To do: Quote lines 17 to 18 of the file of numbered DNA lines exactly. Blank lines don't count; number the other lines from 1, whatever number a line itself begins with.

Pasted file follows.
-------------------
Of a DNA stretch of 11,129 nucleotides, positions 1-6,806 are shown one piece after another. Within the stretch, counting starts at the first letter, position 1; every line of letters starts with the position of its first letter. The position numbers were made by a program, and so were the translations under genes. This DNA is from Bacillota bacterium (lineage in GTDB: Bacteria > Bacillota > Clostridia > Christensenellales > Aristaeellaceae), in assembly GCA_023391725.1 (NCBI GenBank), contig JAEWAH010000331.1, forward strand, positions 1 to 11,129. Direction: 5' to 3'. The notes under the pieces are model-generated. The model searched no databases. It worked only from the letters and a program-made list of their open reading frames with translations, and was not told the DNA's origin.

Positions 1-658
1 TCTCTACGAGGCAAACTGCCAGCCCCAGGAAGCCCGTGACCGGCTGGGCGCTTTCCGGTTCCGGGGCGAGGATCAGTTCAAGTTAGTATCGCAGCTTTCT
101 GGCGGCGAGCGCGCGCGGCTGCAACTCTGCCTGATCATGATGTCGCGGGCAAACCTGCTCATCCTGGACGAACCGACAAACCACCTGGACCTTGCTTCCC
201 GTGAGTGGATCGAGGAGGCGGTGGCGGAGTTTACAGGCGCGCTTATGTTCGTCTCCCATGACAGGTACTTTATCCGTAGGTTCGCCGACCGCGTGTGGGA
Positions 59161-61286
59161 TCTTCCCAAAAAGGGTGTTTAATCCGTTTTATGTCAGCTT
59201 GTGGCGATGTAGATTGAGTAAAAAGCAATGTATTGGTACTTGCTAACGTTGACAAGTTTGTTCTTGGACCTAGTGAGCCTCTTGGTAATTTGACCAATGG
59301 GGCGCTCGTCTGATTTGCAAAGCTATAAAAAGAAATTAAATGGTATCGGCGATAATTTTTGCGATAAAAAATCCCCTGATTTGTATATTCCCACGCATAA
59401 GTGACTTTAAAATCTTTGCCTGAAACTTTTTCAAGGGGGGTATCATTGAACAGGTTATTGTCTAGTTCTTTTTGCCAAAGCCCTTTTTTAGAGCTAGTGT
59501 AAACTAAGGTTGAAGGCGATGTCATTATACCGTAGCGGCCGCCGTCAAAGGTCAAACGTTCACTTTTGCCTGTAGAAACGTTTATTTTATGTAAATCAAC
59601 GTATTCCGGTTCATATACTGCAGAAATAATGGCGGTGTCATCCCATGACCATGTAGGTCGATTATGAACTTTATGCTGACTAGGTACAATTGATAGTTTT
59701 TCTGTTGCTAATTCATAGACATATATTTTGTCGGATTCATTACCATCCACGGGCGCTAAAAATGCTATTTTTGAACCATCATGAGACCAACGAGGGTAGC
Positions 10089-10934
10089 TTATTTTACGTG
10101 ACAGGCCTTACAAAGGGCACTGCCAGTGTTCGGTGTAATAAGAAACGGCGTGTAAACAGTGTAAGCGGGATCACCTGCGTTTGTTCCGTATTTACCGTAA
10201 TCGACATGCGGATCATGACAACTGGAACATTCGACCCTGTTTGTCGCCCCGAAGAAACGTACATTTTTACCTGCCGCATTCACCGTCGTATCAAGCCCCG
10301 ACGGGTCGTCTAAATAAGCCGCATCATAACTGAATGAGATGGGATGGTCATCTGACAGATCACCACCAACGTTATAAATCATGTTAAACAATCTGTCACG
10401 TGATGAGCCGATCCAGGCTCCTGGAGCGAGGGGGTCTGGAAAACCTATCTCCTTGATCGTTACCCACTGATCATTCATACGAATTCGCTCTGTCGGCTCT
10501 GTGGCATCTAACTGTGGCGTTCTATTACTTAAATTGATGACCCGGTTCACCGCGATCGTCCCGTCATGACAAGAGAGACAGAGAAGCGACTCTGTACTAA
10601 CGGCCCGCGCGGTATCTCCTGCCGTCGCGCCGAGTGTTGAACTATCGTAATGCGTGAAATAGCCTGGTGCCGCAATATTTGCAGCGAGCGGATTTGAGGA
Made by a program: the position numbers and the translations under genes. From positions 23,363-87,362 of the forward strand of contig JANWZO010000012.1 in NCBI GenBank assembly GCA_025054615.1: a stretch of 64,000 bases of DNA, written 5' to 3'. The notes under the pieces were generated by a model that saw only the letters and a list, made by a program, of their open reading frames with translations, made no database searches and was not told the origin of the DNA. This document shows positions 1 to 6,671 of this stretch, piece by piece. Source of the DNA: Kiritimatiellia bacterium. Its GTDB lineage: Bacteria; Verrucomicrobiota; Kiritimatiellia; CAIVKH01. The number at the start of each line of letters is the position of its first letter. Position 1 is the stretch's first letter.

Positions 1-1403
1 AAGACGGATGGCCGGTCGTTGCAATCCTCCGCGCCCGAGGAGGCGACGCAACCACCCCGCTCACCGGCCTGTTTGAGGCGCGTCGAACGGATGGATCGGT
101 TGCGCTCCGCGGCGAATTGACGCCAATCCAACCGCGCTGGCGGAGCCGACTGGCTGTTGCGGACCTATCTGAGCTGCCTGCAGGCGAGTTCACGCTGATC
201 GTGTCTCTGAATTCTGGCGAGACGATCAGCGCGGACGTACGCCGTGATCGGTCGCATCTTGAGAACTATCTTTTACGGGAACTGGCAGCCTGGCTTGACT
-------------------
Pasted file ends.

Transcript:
10201 TCGACATGCGGATCATGACAACTGGAACATTCGACCCTGTTTGTCGCCCCGAAGAAACGTACATTTTTACCTGCCGCATTCACCGTCGTATCAAGCCCCG
10301 ACGGGTCGTCTAAATAAGCCGCATCATAACTGAATGAGATGGGATGGTCATCTGACAGATCACCACCAACGTTATAAATCATGTTAAACAATCTGTCACG